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I also listened to How to Measure Anything in Cybersecurity Risk 2nd Edition by the same author. I had a huge amount of overlapping content with The Failure of Risk Management (and the non-overlapping parts were quite dry), but I still learned a few things:

  • Executives of big companies now care a lot about cybersecurity (e.g. citing it as one of the main threats they have to face), which wasn't true in ~2010.
  • Evaluation of cybersecurity risk is not at all synonyms with red teaming. This book is entirely about risk assessment in cyber and doesn't speak about red teaming at all. Rather, it focuses on reference class forecasting, comparison with other incidents in the industry, trying to estimate the damages if there is a breach, ... It only captures information from red teaming indirectly via expert interviews.

I'd like to find a good resource that explains how red teaming (including intrusion tests, bug bounties, ...) can fit into a quantitative risk assessment.

We compute AUROC(all(sensor_preds), all(sensors)). This is somewhat weird, and it would have been slightly better to do a) (thanks for pointing it out!), but I think the numbers for both should be close since we balance classes (for most settings, if I recall correctly) and the estimates are calibrated (since they are trained in-distribution, there is no generalization question here), so it doesn't matter much. 

The relevant pieces of code can be found by searching for "sensor auroc":

cat_positives =[one_data["sensor_logits"][:, i][one_data["passes"][:, i]] for i in range(nb_sensors)])
cat_negatives =[one_data["sensor_logits"][:, i][~one_data["passes"][:, i]] for i in range(nb_sensors)])
m, s = compute_boostrapped_auroc(cat_positives, cat_negatives)
print(f"sensor auroc pn {m:.3f}±{s:.3f}")

List sorting does not play well with few-shot mostly doesn't replicate with davinci-002.

When using length-10 lists (it crushes length-5 no matter the prompt), I get:

  • 32-shot, no fancy prompt: ~25%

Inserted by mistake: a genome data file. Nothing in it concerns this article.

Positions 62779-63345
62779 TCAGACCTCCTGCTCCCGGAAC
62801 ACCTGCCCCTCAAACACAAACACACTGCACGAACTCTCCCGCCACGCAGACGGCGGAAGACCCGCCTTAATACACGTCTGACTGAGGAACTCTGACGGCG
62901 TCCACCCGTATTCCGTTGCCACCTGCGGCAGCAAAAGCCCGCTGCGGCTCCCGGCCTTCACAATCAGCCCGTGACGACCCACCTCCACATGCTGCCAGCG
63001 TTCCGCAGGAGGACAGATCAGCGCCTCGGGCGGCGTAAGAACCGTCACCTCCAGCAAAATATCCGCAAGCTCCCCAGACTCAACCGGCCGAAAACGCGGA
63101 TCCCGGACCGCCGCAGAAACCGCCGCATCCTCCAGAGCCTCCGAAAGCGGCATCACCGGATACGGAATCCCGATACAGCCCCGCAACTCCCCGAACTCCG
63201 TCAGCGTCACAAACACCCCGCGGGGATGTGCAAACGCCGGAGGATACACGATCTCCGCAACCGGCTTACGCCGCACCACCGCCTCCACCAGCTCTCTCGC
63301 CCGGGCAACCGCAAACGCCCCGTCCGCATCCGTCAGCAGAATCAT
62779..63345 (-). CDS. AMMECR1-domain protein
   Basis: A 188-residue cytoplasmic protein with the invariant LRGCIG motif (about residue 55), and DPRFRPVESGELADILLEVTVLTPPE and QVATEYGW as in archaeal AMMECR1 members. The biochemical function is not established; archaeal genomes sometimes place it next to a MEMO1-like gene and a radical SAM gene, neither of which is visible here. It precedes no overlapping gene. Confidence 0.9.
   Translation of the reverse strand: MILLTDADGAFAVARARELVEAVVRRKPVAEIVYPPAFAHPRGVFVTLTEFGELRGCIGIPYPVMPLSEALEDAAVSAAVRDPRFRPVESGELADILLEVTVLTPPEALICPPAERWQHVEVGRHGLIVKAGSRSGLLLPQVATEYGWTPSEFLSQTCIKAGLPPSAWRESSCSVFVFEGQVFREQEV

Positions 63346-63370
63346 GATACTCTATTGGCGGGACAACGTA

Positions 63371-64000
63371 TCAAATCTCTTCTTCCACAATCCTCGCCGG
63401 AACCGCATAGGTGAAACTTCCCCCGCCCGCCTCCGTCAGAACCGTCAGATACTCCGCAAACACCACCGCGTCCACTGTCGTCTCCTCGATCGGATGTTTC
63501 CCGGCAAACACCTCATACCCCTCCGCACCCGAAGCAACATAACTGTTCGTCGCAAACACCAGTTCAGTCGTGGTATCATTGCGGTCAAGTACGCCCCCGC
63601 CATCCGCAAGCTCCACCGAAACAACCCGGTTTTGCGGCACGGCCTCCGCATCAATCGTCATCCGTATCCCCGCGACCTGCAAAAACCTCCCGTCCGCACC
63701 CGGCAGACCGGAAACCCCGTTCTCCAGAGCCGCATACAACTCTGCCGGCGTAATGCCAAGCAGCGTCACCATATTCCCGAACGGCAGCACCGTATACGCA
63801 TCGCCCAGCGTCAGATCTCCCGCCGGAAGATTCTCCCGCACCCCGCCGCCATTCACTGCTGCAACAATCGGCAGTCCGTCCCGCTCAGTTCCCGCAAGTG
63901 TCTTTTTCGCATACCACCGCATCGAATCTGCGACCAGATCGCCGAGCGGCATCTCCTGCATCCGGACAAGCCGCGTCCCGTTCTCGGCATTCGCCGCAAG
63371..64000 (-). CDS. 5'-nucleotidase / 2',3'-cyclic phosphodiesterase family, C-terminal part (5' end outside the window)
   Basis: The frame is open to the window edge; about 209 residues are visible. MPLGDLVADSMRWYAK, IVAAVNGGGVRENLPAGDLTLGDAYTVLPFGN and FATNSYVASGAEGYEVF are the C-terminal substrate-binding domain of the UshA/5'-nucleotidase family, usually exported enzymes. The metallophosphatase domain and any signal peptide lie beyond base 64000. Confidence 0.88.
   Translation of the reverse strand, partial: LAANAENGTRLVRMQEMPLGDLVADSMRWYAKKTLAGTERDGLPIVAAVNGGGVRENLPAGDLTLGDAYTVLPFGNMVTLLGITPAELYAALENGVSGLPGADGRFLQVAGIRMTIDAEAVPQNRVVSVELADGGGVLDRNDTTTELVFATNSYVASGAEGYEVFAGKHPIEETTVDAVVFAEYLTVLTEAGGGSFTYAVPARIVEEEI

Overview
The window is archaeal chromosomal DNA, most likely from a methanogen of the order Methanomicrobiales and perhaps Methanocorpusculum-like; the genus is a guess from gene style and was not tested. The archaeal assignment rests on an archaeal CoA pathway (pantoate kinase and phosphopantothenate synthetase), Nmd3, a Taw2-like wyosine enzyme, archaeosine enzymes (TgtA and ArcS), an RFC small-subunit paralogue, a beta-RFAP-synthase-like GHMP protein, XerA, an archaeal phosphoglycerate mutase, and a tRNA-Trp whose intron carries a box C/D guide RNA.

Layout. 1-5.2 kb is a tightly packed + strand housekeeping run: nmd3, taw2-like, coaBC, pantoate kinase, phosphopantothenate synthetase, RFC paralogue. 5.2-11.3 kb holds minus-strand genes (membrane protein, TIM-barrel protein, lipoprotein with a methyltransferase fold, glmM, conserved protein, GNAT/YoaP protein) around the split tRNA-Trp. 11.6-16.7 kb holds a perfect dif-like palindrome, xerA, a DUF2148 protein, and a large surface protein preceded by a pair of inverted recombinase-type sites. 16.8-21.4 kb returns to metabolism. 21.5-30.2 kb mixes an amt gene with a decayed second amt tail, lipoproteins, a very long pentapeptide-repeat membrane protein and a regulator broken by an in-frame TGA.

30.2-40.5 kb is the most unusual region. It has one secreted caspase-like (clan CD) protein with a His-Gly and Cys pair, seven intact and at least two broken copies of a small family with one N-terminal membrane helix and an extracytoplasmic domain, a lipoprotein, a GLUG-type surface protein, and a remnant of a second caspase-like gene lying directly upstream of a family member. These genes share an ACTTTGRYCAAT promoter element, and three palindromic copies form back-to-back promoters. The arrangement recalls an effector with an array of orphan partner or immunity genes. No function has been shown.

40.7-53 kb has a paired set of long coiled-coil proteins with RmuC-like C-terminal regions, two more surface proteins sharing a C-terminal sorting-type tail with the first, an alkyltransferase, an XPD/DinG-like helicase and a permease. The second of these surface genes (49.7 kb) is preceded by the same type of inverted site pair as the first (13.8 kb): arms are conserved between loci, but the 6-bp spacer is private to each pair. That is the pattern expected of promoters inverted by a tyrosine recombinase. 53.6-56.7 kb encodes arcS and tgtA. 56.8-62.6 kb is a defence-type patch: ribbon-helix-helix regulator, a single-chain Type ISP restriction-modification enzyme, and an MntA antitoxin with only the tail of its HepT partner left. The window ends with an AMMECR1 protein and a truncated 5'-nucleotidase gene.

• 0-shot, fancy python prompt: ~60% 
  • 0-shot, no fancy prompt: ~60%

So few-shot hurts, but the fancy prompt does not seem to help. Code here.

I'm interested if anyone knows another case where a fancy prompt increases performance more than few-shot prompting, where a fancy prompt is a prompt that does not contain information that a human would use to solve the task. This is because I'm looking for counterexamples to the following conjecture: "fine-tuning on k examples beats fancy prompting, even when fancy prompting beats k-shot prompting" (for a reasonable value of k, e.g. the number of examples it would take a human to understand what is going on).

  1. Hard DBIC: you have no access to any classification data in 
  2. Relaxed DBIC: you have access to classification inputs  from , but not to any labels.

SHIFT as a technique for (hard) DBIC

You use pile data points to build the SAE and its interpretations, right? And I guess the pile does contain a bunch of examples where the biased and unbiased classifiers would not output identical outputs - if that's correct, I expect SAE interpretation works mostly because of these inputs (since SAE nodes are labeled using correlational data only). Is that right? If so, it seems to me that because of the SAE and SAE interpretation steps, SHIFT is a technique that is closer in spirit to relaxed DBIC (or something in between if you use a third dataset that does not literally use  but something that teaches you something more than just  - in the context of the paper, it seems that the broader dataset is very close to covering ).